You may not have heard the terms “dual pathing” or “single point of contact” lately, but just wait. COVID-era forbearances are ending and odds are some borrowers won’t be able to come current on their loans without help. HousingWire recently spoke to Amanda Phillips, executive vice president of compliance at ACES Quality Management, about getting servicing staff and technology ready to meet upcoming regulatory requirements while ensuring quality throughout the life of the loan.
HousingWire: As financial institutions plan for 2023, what is their best line of defense in maintaining loan quality and mitigating risk?
Amanda Phillips: We agree with other market players that 2023 will be a challenging origination environment. Fannie Mae projects that single-family mortgage origination volume for 2023 will decline 20% from $1.66 trillion to $1.33 trillion along with a 20% decline in home sales. As a result, margins will be tight as origination activity slows and lenders earn less per loan.
Many lenders will look to servicing revenue to carry them through this slow originations market. To confidently rely on that revenue, however, servicers must assess the integrity of their servicing portfolios and staff to ensure compliance with all relevant servicing rules, guidelines and regulations. These teams will need to rely on updated technology not only to stay on top of regulatory changes but to communicate effectively and efficiently with other internal stakeholders.
Ultimately, there are inherent risks in the servicing process. Ideally, risk management teams have already identified those risks and internal audit is making sure the proper processes and procedures are in place to address those risks. From a transactional standpoint, it is then up to the QC team to ensure that the organization is following those policies and procedures and are mitigating the risks. Without technology, this will be an overwhelming burden. So, I would say one essential line of defense is to make sure your technology and staff are up to the challenges ahead.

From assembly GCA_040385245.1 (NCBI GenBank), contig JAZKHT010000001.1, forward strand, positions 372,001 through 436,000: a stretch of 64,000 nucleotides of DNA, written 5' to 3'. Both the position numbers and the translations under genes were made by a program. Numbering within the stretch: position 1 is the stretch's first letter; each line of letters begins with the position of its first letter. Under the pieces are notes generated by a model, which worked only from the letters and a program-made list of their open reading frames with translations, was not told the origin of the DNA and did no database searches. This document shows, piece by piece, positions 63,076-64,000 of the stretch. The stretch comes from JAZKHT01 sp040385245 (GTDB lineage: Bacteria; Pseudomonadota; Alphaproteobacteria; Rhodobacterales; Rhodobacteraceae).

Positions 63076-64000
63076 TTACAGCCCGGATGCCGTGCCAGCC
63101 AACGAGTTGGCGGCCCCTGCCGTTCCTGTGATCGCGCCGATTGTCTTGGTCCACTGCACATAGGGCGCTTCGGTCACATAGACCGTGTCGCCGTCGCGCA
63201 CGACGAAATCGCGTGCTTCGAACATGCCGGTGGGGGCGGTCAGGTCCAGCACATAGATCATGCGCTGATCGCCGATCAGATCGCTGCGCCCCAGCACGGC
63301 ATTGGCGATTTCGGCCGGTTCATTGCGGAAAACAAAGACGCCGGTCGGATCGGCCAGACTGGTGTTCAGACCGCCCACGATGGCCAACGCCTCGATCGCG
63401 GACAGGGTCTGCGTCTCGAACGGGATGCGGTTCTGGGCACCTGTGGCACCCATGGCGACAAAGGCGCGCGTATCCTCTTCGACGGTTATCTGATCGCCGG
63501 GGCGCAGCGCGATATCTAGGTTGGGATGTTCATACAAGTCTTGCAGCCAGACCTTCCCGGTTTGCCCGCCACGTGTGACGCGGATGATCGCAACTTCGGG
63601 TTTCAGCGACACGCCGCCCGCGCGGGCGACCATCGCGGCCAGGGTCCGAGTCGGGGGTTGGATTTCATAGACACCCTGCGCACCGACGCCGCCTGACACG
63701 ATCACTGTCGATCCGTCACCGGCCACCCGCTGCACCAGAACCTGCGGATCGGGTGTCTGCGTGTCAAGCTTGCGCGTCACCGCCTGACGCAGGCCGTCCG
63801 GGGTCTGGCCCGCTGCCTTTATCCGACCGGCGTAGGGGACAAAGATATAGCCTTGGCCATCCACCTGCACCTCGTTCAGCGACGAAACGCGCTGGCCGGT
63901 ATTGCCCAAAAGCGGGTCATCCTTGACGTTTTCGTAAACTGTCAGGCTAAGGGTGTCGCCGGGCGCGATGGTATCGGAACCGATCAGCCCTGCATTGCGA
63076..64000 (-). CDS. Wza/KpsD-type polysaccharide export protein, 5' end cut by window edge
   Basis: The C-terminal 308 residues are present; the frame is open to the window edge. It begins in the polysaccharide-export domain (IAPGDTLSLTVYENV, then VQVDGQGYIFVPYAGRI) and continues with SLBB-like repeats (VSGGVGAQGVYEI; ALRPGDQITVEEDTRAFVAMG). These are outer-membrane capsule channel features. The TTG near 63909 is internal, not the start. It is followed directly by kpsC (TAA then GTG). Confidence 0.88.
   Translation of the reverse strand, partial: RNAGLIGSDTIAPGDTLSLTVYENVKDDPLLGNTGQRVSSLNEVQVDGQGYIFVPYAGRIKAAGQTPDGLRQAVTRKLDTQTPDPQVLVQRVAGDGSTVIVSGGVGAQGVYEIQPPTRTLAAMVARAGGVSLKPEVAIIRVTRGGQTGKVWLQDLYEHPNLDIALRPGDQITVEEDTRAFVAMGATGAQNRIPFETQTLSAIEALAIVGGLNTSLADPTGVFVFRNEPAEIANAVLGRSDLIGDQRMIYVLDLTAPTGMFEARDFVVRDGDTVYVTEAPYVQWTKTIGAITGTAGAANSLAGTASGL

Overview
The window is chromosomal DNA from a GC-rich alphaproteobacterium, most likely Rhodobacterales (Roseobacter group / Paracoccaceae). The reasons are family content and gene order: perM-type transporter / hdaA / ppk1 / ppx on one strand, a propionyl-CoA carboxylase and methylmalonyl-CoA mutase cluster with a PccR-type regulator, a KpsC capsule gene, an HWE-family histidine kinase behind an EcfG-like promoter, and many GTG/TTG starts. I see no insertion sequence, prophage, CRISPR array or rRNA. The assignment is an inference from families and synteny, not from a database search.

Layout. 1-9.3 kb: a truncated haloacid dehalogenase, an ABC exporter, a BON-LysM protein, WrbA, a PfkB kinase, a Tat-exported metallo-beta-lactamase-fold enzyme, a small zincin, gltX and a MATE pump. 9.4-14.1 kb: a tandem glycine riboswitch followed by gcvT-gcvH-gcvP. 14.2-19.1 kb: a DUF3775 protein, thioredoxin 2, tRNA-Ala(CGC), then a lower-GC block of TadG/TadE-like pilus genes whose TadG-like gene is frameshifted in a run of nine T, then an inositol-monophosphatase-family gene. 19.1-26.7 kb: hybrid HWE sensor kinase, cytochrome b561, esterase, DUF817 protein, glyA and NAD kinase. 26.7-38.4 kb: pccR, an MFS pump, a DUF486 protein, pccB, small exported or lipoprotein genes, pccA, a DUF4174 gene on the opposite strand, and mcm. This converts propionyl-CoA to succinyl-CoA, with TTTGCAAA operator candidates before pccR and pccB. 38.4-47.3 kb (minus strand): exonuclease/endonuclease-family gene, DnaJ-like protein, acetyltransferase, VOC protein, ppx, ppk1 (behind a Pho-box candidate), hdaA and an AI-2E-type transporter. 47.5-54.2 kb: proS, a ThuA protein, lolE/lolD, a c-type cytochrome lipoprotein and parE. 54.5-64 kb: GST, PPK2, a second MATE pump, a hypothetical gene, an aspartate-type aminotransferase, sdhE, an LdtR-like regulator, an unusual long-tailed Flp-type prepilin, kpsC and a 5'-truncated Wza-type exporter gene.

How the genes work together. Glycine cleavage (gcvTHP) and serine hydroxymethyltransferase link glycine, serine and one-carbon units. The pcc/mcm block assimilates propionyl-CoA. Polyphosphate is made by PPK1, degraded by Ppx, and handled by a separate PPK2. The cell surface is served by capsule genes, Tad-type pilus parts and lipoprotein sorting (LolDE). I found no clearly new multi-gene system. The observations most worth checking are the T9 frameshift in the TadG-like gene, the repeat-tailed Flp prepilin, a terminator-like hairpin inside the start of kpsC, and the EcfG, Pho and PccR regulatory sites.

HW: How can lenders keep up with evolving servicing regulations, and what trends do you expect to see this year from a servicing perspective?
AP: With recent and upcoming regulatory requirements, servicers are gearing up to deal with borrowers exiting COVID-era forbearance programs. Servicers haven’t faced this much regulatory oversight since 2012. However, as cyclicality is a hallmark of the mortgage industry, the fact that regulatory focus has once again turned to servicing should be no surprise, especially given the looming fears of another foreclosure crisis.
Inevitably there will be homeowners unable to bring their mortgage current as they exit forbearance, which means mortgage servicers will need to engage in loss mitigation processes and options for those consumers. If the servicer is ultimately unable to find a successful loss mitigation option for these borrowers, then the servicer may ultimately enter the foreclosure process, with its own requirements, timelines and potential costs.
Servicers will need to comply with requirements from CFPB, the GSEs (or other investors), as well as state and local regulators – and that’s going to take technology that can be quickly adapted as new requirements emerge. For example, to ensure our clients could prepare and audit up-to-date guidelines, ACES Quality Management was the first to incorporate Fannie Mae’s updated guidelines into ACES Quality Management & Control software and publish on our Compliance NewsHub.